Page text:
Wedding Bells With IBD: Will Ulcerative Colitis Ruin My Big Day?

Patient Expert
Mandy Morgan and her fiancé.
Kerry Colombo

I'm at that age now where major life events are happening for me and my friends — weddings, babies, buying houses, buying cars, and more. We're all slowly turning into adults. Right now, I'm in the middle of planning my wedding to the most amazing man. I could not be more excited to get married later this year.

But I also couldn't be more terrified.

Hello, nerves: Will ulcerative colitis ruin my wedding?

If you know me, you know that I'm a type-A personality with a knack for organization and a strong desire to have every box checked off on my to-do list. I'm a planner — I have a vision for things, and I execute according to that plan. You can imagine that my ulcerative colitis (UC), a chronic digestive condition and form of inflammatory bowel disease, has disrupted this highly organized life that I strive for on more than one occasion.

UC interrupted my freshman year of college, my college graduation, plenty of dates, family trips, you name it — this condition has had its way of showing up and wreaking havoc all over my nicely organized to do list countless times. While I've been planning my wedding, a momentous life-changing event, my guts are in the back of my mind yelling "what if" over and over again.

My UC wedding what-ifs list

These what-ifs include, but aren't limited to:

  • What if I flare on the day of our wedding?
  • What if I get too fatigued during our rehearsal or the wedding?
  • What if my nerves make my guts freak out?
  • What if I run out of medicine?
  • What if I have to go to the hospital during the ceremony?
  • What if I don't make it down the aisle?
  • What if I get sick during wedding planning and we have to dip into our wedding savings to cover hospital bills?
  • What if I let everyone down because I'm sick?
  • What if we waste a ton of money on a reception I can't attend?
  • What if my dress doesn't fit because I gained or lost too much weight?

All of this leads me to think, "Is my fiancé really ready for all of this for the rest of our lives?" And, "How am I going to handle it when things don't go according to plan?"

Speaking my fears

I say that my fiancé is the most amazing man in the whole world for a lot of different reasons, but the big one is this: When I told him about all these what-ifs that are plaguing me about my UC, he replied, "We'll get married in a bathroom if we have to."

Talk about a sigh of relief. While getting married in a bathroom isn't my perfect wedding vision, I know it could certainly be a possibility. The fact that he also recognizes this, can make light of this situation, and make it digestible (pun intended), means the world to me. Speaking your fear about a life event can be just as life changing as the event itself. No matter whether you find yourself engaged, pregnant, buying a house or car, or even moving out of your parents' house — if you are afraid, tell someone. Anyone. You might be surprised at their response.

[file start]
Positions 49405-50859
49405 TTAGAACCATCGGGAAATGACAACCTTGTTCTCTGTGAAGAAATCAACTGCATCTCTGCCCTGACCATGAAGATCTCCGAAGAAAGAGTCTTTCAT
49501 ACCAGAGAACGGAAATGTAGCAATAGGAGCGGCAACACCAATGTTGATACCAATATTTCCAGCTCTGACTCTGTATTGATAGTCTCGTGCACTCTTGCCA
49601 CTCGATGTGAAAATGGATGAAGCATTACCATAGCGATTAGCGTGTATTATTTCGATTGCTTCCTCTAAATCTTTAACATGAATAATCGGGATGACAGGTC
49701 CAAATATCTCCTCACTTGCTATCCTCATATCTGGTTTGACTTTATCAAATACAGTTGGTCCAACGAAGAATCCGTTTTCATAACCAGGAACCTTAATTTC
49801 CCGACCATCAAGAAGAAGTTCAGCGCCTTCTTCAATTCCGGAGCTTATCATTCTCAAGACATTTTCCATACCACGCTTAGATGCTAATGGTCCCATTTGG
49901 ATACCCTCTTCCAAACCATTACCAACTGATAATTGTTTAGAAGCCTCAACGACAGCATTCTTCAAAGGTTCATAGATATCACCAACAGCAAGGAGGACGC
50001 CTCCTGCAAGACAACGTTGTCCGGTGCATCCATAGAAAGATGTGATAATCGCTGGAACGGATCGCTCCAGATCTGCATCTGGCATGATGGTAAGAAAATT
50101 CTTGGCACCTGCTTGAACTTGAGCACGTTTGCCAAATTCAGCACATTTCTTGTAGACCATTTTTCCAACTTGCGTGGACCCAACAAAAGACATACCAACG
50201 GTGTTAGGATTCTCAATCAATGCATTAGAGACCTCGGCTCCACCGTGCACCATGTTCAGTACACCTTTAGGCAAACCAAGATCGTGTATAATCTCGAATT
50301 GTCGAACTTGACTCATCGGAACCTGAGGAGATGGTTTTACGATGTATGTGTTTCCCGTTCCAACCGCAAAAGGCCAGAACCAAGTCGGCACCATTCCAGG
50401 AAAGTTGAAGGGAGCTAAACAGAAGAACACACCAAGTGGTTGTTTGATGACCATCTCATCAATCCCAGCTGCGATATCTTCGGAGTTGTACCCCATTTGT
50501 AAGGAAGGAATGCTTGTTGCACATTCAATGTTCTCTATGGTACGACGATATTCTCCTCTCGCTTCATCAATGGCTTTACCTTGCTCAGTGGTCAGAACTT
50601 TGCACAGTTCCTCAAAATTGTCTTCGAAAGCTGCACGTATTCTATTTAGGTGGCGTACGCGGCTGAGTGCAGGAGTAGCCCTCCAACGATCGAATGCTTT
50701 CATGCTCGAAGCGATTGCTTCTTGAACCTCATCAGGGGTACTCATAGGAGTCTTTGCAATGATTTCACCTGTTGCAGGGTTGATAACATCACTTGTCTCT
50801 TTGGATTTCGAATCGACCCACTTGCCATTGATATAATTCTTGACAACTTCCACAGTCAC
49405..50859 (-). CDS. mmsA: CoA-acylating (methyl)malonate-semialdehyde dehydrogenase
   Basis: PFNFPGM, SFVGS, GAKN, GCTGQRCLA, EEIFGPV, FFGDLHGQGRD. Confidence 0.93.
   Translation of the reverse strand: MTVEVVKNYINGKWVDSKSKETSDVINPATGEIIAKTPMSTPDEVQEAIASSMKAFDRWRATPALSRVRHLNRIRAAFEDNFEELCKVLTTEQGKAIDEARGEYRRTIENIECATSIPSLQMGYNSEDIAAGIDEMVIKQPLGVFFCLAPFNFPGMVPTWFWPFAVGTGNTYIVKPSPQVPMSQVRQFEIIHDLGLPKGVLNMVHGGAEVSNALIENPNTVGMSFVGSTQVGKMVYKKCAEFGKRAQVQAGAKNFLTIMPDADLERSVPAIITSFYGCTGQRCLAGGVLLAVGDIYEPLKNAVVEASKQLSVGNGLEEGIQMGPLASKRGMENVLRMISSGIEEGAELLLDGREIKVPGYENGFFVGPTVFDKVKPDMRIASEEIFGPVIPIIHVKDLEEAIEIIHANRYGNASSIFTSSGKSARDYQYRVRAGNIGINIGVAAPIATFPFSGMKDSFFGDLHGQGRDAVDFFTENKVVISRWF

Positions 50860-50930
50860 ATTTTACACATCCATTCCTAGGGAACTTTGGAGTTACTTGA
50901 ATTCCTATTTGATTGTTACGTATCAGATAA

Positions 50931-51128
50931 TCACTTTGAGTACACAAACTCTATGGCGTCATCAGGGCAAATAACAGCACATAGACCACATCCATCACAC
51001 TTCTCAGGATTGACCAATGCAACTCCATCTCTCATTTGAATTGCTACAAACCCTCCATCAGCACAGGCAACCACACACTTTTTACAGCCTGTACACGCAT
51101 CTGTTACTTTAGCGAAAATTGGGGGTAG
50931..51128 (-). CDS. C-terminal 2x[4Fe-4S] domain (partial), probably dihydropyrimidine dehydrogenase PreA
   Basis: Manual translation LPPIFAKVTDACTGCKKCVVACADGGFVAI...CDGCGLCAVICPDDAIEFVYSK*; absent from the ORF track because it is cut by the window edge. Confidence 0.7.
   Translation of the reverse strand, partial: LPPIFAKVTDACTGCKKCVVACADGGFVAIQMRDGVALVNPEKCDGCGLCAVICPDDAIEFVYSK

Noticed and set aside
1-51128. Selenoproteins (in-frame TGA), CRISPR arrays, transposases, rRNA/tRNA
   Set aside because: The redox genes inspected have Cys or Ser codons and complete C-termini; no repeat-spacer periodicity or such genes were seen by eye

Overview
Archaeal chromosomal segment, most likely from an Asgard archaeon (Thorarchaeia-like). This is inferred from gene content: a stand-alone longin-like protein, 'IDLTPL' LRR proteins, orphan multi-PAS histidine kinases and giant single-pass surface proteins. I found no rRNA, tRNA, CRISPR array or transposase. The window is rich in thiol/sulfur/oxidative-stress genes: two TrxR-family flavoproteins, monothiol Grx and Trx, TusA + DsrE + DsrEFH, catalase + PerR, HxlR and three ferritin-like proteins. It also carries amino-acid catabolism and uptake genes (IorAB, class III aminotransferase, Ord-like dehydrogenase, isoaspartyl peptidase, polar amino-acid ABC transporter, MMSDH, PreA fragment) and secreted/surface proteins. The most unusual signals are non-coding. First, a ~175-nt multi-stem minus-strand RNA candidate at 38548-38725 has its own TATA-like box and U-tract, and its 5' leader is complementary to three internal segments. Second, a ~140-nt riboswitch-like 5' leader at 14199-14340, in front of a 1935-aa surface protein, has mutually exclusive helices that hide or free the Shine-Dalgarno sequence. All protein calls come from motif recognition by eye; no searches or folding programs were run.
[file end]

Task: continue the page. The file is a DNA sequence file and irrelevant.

When I told him about all these what-ifs that are plaguing me about my ulcerative colitis, my fiancé replied, "We'll get married in a bathroom if we have to."

My UC contingency plan(s)

Chronic disease makes your life complicated, and as much as you plan, it can throw everything out of whack when you least expect it. So, for those of us with UC, a contingency plan is a must.

Ah, the infamous plan B. Or in a UC-er's case, plan C, and maybe plan D. As of right now, we're full steam ahead for plan A: the dream wedding, the dream location, the dream vendors, and the dream man. I'm slowly learning to accept that plan B might just be the dream man.

Mandy Morgan newly engaged.
Mandy with her fiancé.
Carlie Williams

I'm taking steps to manage my UC as much as I can for the next several months leading up to the big day. That means taking my medication on time, talking with my gastroenterologist, making sure the food I put in my body is nourishing and easy on my guts, and getting plenty of rest.

I'll admit, it's difficult to keep my mind off the what-ifs, but knowing that a contingency plan exists and that we can change up the way we do things helps to alleviate my worries.

What it all boils down to

…To quote Alanis Morrissette, is that everything is going to be just fine, fine, fine. The important thing to remember is that UC doesn't have to ruin your life events. Sure, it sucks that UC has to be involved at all, and that you have to take it into consideration when making those big plans, but there's still some possibility for things to turn out just fine.

I'll lighten up on my to-do lists, continue to develop plan B and plan C, and remember that either way, at the end of the day, I get to marry the man of my dreams.

See more helpful articles:

My 5 Ulcerative Colitis Insecurities — and How I Overcame Them

10 Ways You Can Support Your Loved One With Ulcerative Colitis

It Gets Better: 10 People Living With Ulcerative Colitis Share Words of Wisdom